Wednesday, December 08, 2004

A Thought For Fixing Social Security

Contrary to what the Democrats think and say, including Senator Reid, Social Security is broke and can not continue in its present form. I think I am not alone in expecting absolutely nothing from Social Security when I retire.

I have some links below; the first is a transcript of the Meet The Press show from Dec. 5th with Senator Reid speaking on Social Security with Tim Russert. The rest profiles the success of the Chilean private retirement system and how exactly it works.

As I understand the Chilean plan, it certainly seems like we could take some ideas from it and apply it to our system. I am curious, how many of you, my faithful readers, actually count on anything from Social Security towards your retirement? Enjoy the links, later................


John said...

Social Security does need reform, and private accounts are a good way to go about doing so. However, the transition costs (1-2 trillion dollars) have to be managed somehow.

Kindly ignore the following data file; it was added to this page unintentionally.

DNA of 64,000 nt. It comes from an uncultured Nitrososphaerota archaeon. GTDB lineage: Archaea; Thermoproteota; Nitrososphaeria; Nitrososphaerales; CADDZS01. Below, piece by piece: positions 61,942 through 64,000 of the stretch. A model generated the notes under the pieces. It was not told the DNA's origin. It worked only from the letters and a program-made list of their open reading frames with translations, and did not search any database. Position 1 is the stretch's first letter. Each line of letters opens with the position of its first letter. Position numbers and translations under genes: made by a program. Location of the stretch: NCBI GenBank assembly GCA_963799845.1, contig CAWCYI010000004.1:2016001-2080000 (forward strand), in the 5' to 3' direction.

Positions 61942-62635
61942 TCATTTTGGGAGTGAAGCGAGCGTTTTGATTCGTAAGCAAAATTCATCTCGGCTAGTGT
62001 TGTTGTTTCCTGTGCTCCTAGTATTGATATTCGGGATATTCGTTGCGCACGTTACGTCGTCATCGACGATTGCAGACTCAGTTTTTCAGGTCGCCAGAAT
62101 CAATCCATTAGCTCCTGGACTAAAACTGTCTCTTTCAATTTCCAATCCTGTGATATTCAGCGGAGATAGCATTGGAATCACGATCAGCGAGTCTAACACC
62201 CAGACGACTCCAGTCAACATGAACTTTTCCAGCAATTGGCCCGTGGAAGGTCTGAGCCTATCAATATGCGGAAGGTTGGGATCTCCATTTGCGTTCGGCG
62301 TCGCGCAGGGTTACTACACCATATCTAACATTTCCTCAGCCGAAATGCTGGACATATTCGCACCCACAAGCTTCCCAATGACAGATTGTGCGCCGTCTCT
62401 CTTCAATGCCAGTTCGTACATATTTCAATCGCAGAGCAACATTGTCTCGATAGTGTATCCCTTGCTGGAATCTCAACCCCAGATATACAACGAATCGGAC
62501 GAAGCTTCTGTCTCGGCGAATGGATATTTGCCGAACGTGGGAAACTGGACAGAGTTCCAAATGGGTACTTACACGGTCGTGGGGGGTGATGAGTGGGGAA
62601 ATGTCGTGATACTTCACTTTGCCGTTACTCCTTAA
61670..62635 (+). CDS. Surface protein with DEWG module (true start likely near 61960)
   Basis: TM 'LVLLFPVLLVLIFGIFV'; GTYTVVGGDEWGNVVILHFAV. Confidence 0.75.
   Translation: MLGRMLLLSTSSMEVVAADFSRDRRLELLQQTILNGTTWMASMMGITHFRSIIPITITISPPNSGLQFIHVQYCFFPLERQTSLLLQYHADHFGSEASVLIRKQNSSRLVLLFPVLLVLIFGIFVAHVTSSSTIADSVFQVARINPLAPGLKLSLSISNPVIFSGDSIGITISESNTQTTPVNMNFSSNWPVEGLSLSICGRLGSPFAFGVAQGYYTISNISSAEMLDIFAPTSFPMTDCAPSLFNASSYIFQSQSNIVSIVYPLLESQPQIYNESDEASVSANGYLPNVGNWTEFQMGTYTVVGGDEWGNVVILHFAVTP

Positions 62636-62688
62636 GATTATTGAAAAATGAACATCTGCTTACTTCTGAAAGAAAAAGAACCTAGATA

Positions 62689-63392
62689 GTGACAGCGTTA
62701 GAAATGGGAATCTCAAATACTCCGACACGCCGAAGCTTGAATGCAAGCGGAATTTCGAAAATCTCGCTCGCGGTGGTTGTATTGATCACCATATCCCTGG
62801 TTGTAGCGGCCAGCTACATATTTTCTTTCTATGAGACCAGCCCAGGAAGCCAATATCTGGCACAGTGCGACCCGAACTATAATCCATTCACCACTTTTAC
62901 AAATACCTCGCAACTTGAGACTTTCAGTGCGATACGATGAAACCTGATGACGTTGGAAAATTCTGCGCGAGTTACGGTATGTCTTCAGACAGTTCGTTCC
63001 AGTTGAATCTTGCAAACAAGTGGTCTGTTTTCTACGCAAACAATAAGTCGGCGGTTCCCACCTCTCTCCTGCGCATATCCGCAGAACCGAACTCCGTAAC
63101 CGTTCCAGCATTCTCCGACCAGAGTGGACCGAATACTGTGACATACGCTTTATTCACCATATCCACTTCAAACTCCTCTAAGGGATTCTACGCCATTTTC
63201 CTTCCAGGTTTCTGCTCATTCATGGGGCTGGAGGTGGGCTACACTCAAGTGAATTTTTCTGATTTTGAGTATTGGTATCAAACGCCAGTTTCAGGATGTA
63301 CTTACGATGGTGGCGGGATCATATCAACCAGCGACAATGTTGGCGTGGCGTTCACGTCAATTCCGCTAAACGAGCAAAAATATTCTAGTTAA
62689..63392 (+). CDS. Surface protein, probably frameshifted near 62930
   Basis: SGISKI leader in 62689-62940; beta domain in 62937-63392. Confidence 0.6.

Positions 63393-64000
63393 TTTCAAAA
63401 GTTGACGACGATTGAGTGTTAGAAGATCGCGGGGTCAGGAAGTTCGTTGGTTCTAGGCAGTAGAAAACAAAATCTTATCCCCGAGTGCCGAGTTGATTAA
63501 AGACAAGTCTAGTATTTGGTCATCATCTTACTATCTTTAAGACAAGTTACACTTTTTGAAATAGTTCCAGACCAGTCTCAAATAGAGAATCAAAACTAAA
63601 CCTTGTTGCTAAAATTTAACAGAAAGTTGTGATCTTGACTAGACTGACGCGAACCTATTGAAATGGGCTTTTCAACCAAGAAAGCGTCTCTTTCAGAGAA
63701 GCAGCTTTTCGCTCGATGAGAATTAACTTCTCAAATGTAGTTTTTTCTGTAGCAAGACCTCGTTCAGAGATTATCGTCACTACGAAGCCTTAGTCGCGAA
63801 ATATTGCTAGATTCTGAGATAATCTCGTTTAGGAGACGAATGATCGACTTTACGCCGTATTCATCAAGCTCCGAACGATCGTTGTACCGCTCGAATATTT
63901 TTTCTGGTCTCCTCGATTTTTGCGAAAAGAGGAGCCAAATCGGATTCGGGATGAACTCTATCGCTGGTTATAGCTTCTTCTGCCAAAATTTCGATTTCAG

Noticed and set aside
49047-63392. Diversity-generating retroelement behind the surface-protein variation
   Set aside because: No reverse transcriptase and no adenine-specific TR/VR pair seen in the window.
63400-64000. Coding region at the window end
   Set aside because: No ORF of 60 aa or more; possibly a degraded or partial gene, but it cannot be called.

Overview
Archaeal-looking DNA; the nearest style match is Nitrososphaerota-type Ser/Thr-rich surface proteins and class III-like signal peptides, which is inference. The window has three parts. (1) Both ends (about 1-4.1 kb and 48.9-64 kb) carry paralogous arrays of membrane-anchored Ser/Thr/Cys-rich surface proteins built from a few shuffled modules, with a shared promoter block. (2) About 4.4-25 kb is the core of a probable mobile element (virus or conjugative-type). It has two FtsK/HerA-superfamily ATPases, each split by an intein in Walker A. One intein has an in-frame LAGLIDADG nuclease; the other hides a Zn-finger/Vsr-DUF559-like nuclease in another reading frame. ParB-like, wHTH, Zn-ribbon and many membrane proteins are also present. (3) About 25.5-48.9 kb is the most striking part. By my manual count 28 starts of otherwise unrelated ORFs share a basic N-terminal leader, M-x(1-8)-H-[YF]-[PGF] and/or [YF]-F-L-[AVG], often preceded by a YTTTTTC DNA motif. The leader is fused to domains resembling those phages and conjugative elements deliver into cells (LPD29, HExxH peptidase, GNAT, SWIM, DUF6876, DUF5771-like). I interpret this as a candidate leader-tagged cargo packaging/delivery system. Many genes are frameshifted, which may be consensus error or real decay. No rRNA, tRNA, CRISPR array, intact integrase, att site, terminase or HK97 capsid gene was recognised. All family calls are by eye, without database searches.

Bush's idea - that we can just add them to the debt - makes little sense to me. The dollar's value is currently going down becuase our current is too large - more debt might cause it to collapse entirely.

I think both sides should give. Democrats should allow private accounts, and Republicans should allow the payrool to cover more thant the first 86K of income.

It is ridiculous - to me anyway - that a sales manager in Topeka pays the same SS payroll tax that Donald Trump pays.

The pyaroll tax cap was meant to preserve a fiction: that by paying the payroll tax, you are saving for YOUR OWN retirement.

No, it is a pay-as-you-go system, and the sooner we admit that, the better.

The Mad Tech said...

Thanks for your comment John. I agree that both sides need to come together for a solution that will last. Or at least long enough for me and Mrs. Mad Tech to collect ours.

The Mad Tech

Nathan Frampton said...

I agree that Social Security is in trouble, however, I disagree that you will receive no benefit when you retire. Think of the political ramifications if Social Security didn't exist? It won’t go away. The retiring baby boomers, making up a large percentage of our population won’t allow its demise. Benefits may go down taxes may go up but you wont see it go away.

I believe the retirement age in unrealistic. Our average life expectancy continues to increase. We can't expect to increase life expectancy, retire at 65, and have the same quality of life. The math doesn’t work. The longer we live the more money we need to earn over our lifetime. The easiest fix would be to slowly raise the retirement age to 70.